- Chiropractic Resource Organization.     Support Chiropractic Research!

Dose-response and Efficacy of Spinal Manipulation for Care of Chronic Low Back Pain: A Randomized Controlled Trial

Home/Chiropractic Care, Low Back Pain/Dose-response and Efficacy of Spinal Manipulation for Care of Chronic Low Back Pain: A Randomized Controlled Trial

Dose-response and Efficacy of Spinal Manipulation for Care of Chronic Low Back Pain: A Randomized Controlled Trial

The Chiro.Org Blog

SOURCE:   Spine J. 2013 Oct 16. [Epub ahead of print]

Mitchell Haas, DC, Darcy Vavrek, ND, David Peterson, DC,
Nayak Polissar, PhD, Moni B. Neradilek, MS

Center for Outcomes Studies,
University of Western States,
2700 NE 132nd Ave., Portland, OR 97230, USA.

BACKGROUND CONTEXT:   There have been no full-scale trials of the optimal number of visits for the care of any condition with spinal manipulation.

PURPOSE:   To identify the dose-response relationship between visits to a chiropractor for spinal manipulation and chronic low back pain (cLBP) outcomes and to determine the efficacy of manipulation by comparison with a light massage control.

STUDY DESIGN/SETTING:   Practice-based randomized controlled trial.

PATIENT SAMPLE:   Four hundred participants with cLBP.

OUTCOME MEASURES:   The primary cLBP outcomes were the 100-point modified Von Korff pain intensity and functional disability scales evaluated at the 12- and 24-week primary end points. Secondary outcomes included days with pain and functional disability, pain unpleasantness, global perceived improvement, medication use, and general health status.

METHODS:   One hundred participants with cLBP were randomized to each of four dose levels of care: 0, 6, 12, or 18 sessions of spinal manipulation from a chiropractor. Participants were treated three times per week for 6 weeks. At sessions when manipulation was not assigned, they received a focused light massage control. Covariate-adjusted linear dose effects and comparisons with the no-manipulation control group were evaluated at 6, 12, 18, 24, 39, and 52 weeks.

RESULTS:   For the primary outcomes, mean pain and disability improvement in the manipulation groups were 20 points by 12 weeks and sustainable to 52 weeks. Linear dose-response effects were small, reaching about two points per six manipulation sessions at 12 and 52 weeks for both variables (p<.025). At 12 weeks, the greatest differences from the no-manipulation control were found for 12 sessions (8.6 pain and 7.6 disability points, p<.025); at 24 weeks, differences were negligible; and at 52 weeks, the greatest group differences were seen for 18 visits (5.9 pain and 8.8 disability points, p<.025).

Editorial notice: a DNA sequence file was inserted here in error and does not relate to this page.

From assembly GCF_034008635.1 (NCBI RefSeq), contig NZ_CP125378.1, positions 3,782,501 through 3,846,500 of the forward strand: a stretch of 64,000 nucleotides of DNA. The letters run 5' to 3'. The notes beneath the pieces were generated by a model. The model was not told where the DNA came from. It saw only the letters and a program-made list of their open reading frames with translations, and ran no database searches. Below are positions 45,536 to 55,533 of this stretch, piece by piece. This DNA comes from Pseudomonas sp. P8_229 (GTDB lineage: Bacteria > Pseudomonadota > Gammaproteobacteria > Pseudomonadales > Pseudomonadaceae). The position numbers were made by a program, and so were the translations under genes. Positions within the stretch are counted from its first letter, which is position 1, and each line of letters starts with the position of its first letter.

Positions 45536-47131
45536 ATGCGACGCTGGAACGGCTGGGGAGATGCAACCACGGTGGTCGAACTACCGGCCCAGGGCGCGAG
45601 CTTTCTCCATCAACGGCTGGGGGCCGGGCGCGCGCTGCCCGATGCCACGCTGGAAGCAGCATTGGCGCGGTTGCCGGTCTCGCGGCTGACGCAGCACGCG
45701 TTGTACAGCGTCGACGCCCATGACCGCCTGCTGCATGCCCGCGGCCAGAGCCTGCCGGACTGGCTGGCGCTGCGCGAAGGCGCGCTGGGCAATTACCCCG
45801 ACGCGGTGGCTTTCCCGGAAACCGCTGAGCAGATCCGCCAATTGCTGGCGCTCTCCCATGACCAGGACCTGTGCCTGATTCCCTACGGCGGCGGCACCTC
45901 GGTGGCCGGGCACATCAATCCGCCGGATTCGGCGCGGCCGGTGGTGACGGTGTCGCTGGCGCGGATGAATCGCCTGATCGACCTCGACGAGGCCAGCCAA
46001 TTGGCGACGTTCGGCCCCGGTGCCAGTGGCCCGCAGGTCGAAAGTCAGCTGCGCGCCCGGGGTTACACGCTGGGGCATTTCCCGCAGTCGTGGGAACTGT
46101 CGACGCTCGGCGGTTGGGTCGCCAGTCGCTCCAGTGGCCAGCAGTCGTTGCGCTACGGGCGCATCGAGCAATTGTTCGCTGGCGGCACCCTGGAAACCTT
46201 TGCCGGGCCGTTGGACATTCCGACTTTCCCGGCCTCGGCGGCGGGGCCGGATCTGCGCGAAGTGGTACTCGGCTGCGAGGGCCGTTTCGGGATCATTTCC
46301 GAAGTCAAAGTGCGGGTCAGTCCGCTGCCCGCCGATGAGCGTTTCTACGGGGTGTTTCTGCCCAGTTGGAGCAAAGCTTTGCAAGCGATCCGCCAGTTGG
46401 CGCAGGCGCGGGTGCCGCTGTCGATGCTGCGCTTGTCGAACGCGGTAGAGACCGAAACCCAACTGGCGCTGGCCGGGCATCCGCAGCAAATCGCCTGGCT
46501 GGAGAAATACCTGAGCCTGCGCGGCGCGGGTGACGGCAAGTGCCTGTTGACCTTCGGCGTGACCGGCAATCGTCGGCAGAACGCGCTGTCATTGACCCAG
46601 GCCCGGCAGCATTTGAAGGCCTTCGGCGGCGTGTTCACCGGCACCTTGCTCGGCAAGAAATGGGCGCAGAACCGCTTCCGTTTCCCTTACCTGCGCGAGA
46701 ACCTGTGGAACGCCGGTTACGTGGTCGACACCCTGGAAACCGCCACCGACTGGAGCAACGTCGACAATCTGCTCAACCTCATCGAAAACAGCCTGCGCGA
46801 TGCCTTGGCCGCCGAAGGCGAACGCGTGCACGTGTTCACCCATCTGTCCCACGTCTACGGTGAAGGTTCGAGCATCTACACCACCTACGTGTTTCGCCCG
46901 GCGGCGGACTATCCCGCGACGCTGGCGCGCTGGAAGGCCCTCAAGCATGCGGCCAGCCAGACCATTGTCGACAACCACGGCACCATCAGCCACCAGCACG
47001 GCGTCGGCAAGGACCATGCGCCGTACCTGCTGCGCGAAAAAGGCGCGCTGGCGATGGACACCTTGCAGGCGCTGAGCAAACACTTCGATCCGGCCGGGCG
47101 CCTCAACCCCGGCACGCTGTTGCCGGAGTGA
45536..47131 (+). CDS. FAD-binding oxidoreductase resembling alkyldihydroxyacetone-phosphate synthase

CONCLUSIONS:   The number of spinal manipulation visits had modest effects on cLBP outcomes above those of 18 hands-on visits to a chiropractor. Overall, 12 visits yielded the most favorable results but was not well distinguished from other dose levels.

About the Author:

I was introduced to Chiro.Org in early 1996, where my friend Joe Garolis helped me learn HTML, the "mark-up language" for websites. We have been fortunate that journals like JMPT have given us permission to reproduce some early important articles in Full-Text format. Maintaining the Org website has been, and remains, my favorite hobby.

One Comment

  1. peoria chiropractor October 30, 2013 at 9:24 am

    That’s a very difficult study to design. Since each one of those chronic low back patients might have a different cause of low back pain, it is almost impossible to make a blanket statement about how many visits are necessary for optimal benefit. Chronic low back pain is not a single-cause condition. Perhaps that’s why there have been no full-scale trials for this “problem”. It would be much more beneficial to gather patients who all have exactly the same condition, and then run this study, for example, “Dose-response and Efficacy of Spinal Manipulation for Care of L5 Right Disc Bulge With MRI-Confirmed Pressure on S1 Nerve and Radiculopathy to the Right Leg”. Obviously it would be difficult to gather so many patients with the exact same condition in order to run a trial, which is probably why such a trial hasn’t existed.

    This current paper looks to be of minimal value to practitioners, but of extremely great value to insurers who are looking for any excuse to cut short any treatment plans they deem “excessive”.

Leave A Comment